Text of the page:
JOURNAL ARTICLE

Evaluating a Web-enhanced bachelor of nursing curriculum: perspectives of third-year students

Debra K Creedy, Marion Mitchell, Philippa Seaton-Sykes, Marie Cooke, Elizabeth Patterson, Christine Purcell, Patricia Weeks
Journal of Nursing Education 2007, 46 (10): 460-7
17955743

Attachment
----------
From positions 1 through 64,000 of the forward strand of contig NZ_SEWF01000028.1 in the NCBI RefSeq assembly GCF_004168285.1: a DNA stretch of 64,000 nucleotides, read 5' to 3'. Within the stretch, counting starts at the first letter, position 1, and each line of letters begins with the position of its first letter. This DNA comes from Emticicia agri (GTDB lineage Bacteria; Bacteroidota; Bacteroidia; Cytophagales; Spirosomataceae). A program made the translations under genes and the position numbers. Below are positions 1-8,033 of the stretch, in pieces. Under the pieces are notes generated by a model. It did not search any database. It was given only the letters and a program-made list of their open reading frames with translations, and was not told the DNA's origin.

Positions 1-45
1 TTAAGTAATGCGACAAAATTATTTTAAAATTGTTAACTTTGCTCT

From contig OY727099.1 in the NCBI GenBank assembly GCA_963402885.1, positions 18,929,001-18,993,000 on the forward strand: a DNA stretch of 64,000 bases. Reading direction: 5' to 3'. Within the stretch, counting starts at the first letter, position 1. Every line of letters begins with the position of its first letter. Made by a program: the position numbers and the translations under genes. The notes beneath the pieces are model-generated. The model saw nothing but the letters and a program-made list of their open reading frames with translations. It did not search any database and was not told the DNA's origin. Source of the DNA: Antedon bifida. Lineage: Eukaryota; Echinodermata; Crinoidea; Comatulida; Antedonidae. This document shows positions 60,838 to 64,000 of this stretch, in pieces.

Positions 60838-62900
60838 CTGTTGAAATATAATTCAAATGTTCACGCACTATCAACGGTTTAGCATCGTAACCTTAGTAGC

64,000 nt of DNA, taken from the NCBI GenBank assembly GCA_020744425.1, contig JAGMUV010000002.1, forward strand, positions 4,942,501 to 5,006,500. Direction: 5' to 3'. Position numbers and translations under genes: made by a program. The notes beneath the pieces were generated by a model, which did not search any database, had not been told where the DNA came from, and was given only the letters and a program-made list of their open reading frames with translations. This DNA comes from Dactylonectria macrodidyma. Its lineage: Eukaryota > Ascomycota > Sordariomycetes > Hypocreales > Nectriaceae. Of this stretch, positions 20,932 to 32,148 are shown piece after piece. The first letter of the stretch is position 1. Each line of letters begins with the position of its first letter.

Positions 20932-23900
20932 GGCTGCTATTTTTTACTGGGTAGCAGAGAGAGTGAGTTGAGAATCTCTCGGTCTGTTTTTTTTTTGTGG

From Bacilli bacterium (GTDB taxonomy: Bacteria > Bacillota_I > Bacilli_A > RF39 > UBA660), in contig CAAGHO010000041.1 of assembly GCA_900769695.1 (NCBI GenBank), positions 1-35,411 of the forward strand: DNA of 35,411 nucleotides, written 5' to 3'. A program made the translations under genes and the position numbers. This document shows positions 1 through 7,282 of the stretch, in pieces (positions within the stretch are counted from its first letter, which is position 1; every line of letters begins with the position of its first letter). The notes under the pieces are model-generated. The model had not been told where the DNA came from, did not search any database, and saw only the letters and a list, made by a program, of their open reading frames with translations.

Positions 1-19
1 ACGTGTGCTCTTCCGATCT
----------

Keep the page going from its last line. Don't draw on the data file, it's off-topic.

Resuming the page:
Little is known about nursing students' information literacy skills and perceptions of Web-enhanced educational approaches. This study examined graduating Bachelor of Nursing (BN) students' perceptions of a Web-enhanced learning environment, their computer literacy skills, and use of technology, and how these influenced their satisfaction. This Australian survey produced a 64% (n = 170) response rate. The 3-year BN program provides Web-enhanced learning opportunities by incorporating online activities and content such as quizzes, videos, and virtual laboratories that augment on-campus and off-campus learning approaches. Upon graduation, 61.4% of the students reported having competent information literacy skills. The quality and usefulness of the Web-enhanced material was rated fair to above average. The students' perception of technical and faculty support for Web-enhanced learning was low. Overall satisfaction with the Web-enhanced program was associated with level of information technology (IT) skills and perceived quality and usefulness of the Internet material. A regression analysis of factors contributing to students' overall satisfaction of a Web-enhanced learning environment (IT literacy skills, access, and perceived quality, usefulness, and support) accounted for 18.5% of variance. As more nursing programs use Web-based resources, greater attention should be given to the initial assessment and development of students' information literacy skills. Students with good IT skills are more likely to perceive Web-enhanced material as useful.

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